Each Linux distribution has its own software repository where thousands of 100 percent compatible and tested applications are available for free (more on that later). This means that when you install software from the repository, you can be sure that application does not represent a security threat. The same cannot be said for software downloaded from the web, as with Mac OS and Windows. However, most Linux users will sometimes wish to install software that does not come from the official repository, such as extensions for their web browsers. Care must still be taken when choosing which of these to install.
Linux excels at privacy. Because there are so many different versions, and most are free, users would quickly abandon any distro that did not respect user privacy. Of course, you need to remain wary of any software you install, especially that which does not come from the official repository. While a fully malicious spying program would never make it into a repository, limited sharing of usage data with the vendor is not wholly unacceptable to most users, and is therefore widespread.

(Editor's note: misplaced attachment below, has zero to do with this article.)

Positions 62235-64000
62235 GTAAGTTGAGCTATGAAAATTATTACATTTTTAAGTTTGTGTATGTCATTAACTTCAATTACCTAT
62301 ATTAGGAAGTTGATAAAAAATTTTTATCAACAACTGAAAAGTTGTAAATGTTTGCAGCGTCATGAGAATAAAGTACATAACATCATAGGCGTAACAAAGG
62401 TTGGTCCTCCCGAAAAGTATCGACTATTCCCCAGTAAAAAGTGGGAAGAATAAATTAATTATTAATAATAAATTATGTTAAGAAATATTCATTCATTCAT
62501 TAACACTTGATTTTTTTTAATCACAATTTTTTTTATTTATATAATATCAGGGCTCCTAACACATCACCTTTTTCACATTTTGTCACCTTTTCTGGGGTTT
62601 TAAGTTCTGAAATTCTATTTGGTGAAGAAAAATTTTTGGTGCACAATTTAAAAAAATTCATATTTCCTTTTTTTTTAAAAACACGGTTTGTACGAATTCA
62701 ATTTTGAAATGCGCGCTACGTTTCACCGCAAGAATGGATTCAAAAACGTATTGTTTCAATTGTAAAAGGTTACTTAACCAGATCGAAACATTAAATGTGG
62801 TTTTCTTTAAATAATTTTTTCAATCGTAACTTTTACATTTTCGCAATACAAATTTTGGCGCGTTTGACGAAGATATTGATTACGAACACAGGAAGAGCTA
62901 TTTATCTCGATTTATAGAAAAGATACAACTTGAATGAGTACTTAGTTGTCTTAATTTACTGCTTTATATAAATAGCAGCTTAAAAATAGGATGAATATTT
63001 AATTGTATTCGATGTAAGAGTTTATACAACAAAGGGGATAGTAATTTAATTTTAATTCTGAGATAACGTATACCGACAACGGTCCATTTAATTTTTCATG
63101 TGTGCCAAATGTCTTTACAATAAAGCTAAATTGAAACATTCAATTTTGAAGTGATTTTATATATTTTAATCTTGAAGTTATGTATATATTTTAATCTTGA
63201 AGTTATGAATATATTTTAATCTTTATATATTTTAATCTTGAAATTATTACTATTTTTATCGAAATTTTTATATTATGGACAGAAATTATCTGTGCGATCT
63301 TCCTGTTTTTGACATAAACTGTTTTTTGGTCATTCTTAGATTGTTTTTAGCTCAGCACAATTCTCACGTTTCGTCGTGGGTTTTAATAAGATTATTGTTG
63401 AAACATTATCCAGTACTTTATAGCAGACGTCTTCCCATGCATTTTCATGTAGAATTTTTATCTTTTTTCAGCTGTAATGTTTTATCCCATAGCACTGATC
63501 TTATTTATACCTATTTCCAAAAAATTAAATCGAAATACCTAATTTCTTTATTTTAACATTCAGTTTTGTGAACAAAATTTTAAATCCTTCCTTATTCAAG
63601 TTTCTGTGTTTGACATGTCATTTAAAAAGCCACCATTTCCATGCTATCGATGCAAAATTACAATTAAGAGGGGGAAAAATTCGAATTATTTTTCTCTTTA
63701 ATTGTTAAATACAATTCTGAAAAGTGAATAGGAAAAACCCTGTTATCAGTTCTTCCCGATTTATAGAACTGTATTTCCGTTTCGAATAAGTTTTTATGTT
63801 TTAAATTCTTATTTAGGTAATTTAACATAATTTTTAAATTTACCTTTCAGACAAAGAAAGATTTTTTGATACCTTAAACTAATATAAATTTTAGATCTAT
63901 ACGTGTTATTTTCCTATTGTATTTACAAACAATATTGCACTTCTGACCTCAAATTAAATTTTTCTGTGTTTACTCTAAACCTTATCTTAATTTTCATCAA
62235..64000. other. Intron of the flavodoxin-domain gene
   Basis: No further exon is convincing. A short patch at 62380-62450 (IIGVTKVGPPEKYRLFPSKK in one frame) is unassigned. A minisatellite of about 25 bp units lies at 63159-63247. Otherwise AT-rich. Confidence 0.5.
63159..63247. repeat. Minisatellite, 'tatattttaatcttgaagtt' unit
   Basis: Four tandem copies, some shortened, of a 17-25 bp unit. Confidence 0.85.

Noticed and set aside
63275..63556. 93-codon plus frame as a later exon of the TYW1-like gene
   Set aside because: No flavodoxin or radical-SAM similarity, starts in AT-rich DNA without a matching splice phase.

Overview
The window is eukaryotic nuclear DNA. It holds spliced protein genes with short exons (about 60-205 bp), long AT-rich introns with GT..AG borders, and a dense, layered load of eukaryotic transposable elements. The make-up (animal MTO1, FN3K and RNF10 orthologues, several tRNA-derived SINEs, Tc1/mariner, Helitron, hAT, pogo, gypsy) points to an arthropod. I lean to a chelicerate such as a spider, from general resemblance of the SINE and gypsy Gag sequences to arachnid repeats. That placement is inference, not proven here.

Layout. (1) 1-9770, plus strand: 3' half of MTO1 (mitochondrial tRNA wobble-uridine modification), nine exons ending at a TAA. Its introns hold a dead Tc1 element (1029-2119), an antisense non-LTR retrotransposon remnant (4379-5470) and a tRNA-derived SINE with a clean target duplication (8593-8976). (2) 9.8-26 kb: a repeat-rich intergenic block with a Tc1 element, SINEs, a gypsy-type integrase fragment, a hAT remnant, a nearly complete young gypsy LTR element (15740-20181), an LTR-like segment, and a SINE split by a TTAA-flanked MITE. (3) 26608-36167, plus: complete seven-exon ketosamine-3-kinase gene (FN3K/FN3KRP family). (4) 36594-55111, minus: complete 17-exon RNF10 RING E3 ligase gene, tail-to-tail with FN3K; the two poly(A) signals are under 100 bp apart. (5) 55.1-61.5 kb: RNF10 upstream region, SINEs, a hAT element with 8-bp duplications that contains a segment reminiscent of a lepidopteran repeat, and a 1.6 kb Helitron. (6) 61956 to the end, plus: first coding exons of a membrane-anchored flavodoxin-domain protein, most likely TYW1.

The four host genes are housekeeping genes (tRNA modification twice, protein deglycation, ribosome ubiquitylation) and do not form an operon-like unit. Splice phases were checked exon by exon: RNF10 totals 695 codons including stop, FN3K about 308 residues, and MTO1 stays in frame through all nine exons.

Running Windows Software on Linux
Just as with Macs, there are three primary solutions for running Windows applications in Linux: compatibility layer, virtualization and dual-boot. CrossOver is the best compatibility layer product for Linux just as on Mac. Virtualization options include VMWare Workstation Player, a user-friendly option that costs $150, and Oracle VirtualBox, a free product that requires slightly more technical knowledge to set up. The same recommendations above for Macs apply to Linux. Go with CrossOver if it supports your favorite Windows software. Choose virtualization if you need general-purpose compatibility and can install Windows. And set up a dual-boot configuration for complete compatibility including advanced graphics.